Data collection consisted of initial and final time of observation period, and for every visitation or sighting event (an appearance of a potential visitor in close proximity of a focal plant that does not lead to a visit): time at which event occurred (and duration, when possible), number of events, whether visits were short (likely quick assessments) or long (with observed probing for reward), functional group of floral visitors, floral visitor identity and its sex (when possible), as well as relevant notes.

Statistical analyses

Shifts in phenology

To estimate geographic patterns in the tempo of reproductive activity (floral phenology) susceptible of promoting or maintaining reproductive isolation, we plotted number of floral units against time (day of the year) and compared floral activity between our two focal areas (Greater Antilles, and Lesser Antilles; GA, LA, respectively) by estimating their overlap. We first converted calendar dates to Julian date, or ‘day of the year’ (1 to 365) using custom R scripts (R Core team 2022). Plots were smoothed using the geom_density function in the R package ggplot2 v.3.5.0 (Wickham et al. 2016), and overlap in flowering activity was estimated using the function overlap in the R package overlapping v.2.1 (Pastore 2018). To assess how observed values would compare to random, non-geographically structured observations, we built a distribution of expected overlap values where geographic assignation (GA, LA) was randomized, against which we visualized our measures of overlap.

Reward (nectar)

After visualization with histograms and evaluation of normality and equal variances with Shapiro and Levene tests respectively, data were transformed (square-root) to improve normality and homoscedasticity. Outliers were examined using Rosner’s tests. We then used linear mixed effects models to examine the effect of geography (GA, LA) on differences in reward. Nectar traits (volume, concentration, or total sugars) were the independent variables in all our models, and geographic area was the explanatory factor with fixed effects; observation sites were treated as random effects factors, nested within geographic area (model: nectar trait ~ geography + (1 | geography/site)). All models were implemented in R, using the function lmer in the R package lme4 v.1.1-34 (Bates et al. 2015).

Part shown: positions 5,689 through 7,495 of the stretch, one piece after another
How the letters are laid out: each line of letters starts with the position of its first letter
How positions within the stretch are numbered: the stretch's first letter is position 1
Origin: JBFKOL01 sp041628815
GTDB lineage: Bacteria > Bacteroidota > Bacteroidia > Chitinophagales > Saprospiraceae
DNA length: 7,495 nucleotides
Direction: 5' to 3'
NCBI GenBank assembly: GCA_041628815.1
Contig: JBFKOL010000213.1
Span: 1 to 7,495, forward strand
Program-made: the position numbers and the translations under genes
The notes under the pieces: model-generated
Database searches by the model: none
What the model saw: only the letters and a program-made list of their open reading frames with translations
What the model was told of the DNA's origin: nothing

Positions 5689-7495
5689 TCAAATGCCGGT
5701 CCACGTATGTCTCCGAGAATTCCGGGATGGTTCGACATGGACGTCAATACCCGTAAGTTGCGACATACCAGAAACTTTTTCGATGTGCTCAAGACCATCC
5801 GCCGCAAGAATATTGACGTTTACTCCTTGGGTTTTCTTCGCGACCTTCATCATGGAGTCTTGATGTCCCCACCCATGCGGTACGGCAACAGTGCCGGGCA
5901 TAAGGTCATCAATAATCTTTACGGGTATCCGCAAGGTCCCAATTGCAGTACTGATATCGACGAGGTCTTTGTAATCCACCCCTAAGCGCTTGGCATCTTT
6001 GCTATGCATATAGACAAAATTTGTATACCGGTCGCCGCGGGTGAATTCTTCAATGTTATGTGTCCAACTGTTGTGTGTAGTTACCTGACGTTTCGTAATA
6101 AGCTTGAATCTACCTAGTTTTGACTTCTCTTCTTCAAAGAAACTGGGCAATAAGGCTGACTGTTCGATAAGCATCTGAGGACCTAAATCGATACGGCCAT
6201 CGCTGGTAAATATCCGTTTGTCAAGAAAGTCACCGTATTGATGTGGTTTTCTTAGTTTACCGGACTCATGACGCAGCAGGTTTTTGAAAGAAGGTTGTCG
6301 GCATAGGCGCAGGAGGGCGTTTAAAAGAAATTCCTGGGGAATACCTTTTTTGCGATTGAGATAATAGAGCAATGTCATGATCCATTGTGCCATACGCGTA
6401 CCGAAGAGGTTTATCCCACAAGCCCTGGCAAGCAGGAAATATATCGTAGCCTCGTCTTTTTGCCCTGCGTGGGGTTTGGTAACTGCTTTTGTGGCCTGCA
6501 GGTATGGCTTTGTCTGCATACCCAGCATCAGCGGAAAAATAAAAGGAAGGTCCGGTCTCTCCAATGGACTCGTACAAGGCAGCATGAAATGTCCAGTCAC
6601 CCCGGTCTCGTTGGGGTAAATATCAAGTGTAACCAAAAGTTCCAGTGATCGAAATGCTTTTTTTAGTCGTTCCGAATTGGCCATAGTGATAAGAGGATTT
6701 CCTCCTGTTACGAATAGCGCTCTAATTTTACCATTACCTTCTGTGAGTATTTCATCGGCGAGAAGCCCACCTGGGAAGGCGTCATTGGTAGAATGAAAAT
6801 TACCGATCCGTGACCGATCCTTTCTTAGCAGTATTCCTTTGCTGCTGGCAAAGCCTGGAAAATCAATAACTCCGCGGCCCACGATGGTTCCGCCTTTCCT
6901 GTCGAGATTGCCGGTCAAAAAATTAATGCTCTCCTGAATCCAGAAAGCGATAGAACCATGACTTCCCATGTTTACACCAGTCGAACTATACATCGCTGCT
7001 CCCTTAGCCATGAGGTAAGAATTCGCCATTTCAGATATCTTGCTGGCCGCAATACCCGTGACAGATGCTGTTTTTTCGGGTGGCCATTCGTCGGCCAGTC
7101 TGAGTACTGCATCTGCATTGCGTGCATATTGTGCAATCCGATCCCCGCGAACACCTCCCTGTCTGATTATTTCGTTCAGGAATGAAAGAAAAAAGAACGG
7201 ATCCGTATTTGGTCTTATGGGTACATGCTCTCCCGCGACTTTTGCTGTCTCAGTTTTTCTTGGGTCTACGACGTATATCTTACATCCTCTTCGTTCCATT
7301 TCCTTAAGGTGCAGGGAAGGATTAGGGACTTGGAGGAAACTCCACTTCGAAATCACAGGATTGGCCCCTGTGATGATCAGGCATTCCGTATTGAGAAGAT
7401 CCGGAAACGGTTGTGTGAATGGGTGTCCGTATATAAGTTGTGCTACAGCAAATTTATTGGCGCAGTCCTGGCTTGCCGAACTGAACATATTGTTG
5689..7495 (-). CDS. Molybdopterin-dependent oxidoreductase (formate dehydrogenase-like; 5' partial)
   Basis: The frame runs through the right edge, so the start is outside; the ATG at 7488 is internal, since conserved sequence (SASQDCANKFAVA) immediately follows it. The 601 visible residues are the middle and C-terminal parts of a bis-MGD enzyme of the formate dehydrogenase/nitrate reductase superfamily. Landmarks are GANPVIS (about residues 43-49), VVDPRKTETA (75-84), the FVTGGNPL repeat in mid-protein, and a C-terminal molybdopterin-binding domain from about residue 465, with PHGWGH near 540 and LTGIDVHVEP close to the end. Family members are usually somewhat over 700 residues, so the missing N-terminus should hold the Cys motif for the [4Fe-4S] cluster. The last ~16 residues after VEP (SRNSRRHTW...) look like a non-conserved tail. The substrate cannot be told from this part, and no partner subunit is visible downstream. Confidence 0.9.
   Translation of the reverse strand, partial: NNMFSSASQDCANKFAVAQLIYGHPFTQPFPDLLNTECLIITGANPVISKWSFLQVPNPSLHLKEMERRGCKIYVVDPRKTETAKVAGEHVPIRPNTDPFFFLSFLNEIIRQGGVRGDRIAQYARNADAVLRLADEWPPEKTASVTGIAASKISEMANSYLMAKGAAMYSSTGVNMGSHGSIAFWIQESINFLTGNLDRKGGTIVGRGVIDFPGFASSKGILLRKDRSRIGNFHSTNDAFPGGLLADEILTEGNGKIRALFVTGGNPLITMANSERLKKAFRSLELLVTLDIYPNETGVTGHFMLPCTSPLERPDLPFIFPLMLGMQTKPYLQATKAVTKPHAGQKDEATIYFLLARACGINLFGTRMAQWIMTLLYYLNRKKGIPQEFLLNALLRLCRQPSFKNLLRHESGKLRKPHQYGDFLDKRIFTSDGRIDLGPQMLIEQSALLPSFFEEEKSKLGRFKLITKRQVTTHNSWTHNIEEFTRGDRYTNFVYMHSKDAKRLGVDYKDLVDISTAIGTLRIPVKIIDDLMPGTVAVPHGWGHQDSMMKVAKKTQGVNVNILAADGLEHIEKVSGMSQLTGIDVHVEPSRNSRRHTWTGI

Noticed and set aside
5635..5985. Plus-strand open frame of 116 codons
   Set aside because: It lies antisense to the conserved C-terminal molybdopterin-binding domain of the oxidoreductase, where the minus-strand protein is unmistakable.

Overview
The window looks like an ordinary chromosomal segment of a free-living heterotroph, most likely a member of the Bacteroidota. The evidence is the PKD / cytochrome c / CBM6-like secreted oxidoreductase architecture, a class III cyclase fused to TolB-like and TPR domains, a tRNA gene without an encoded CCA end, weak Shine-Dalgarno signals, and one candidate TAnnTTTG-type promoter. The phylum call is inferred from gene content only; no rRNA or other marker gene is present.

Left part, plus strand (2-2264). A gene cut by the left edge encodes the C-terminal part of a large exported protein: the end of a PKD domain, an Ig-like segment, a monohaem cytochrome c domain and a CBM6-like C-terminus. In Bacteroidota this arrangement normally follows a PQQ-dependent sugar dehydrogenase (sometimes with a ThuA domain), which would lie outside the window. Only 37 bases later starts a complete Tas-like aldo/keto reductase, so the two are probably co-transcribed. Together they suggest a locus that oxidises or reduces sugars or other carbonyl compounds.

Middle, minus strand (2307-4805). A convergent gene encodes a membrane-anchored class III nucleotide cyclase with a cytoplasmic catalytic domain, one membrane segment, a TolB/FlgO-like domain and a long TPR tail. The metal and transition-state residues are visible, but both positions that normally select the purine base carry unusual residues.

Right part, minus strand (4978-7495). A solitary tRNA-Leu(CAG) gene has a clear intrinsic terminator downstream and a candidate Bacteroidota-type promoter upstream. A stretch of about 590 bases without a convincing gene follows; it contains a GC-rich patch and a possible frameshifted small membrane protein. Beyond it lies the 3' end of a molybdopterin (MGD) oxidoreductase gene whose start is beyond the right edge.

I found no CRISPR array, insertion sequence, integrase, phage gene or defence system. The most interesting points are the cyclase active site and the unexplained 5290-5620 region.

We tested whether visitor guilds varied in importance between focal areas (GA, LA) using the Marascuillo procedure to compare multiple proportions. Briefly, for samples from k populations, first the absolute values of the differences between proportions pi-pj (where i≠j) abs(p[i]-p[j]) were calculated among all k(k-1)/2 pairs of proportions. Then, critical values for each proportion at the chosen level of significance (alpha) were calculated, as follows: rij=sqrt (qchisq (1-alpha, k-1)) *(sqrt(p[i]*(1-p[i])/ni + p[j]*(1-p[j])/nj))). We used an alpha of 0.05, and thus our statistic was Χ 293, 3 = 7.8. Finally, each test statistic was compared against its corresponding critical value rij. Pairs with a test statistic that exceeded such critical value were considered significant at alpha = 0.05 (NIST/SEMATECH e-Handbook of Statistical Methods, 8 Feb. 2023).

To characterize the communities of potential pollinators of E. tithymaloides across geography (Lesser and Greater Antilles or islands/countries), and the potential effects of changes in their composition, we built bipartite networks. Following Dáttilo et al. (2013), we calculated three indices to characterize such networks: connectance (C), specialization index (H2’), and Shannon index of diversity (H’). Connectance is the proportion of observed interactions in relation with all relationships in the network, a proxy of complexity; high levels of connectance imply high levels of stability and resistance in the network (Jordano 1987; Beltrán and Traveset 2018). The specialization index reflects how specialized interactions are in the system, with values close to 0 reflecting low specialization and those close to 1 high levels of specialization. This index is robust to the number of interactors in the network and density of sampling (Blüthgen et al. 2006). Shannon index of diversity is widely used to characterize a system’s diversity, taking abundances into account. The more diverse a network is, the more resistant it will be to perturbations (Beltrán and Traveset 2018). Networks were built with functions plotweb and networklevel from the bipartite R library v.2.19 (Dormann et al. 2022).

All analyses and graphs were performed using base functions in R v.3.6.3 (R Core team 2022) and visualized using the R packages ggplot2 (Pastore and Calcagní 2016), grid v.3.6.3 (R Core Team 2022) and gridExtra v.2.3 (Baptiste 2017), unless indicated otherwise.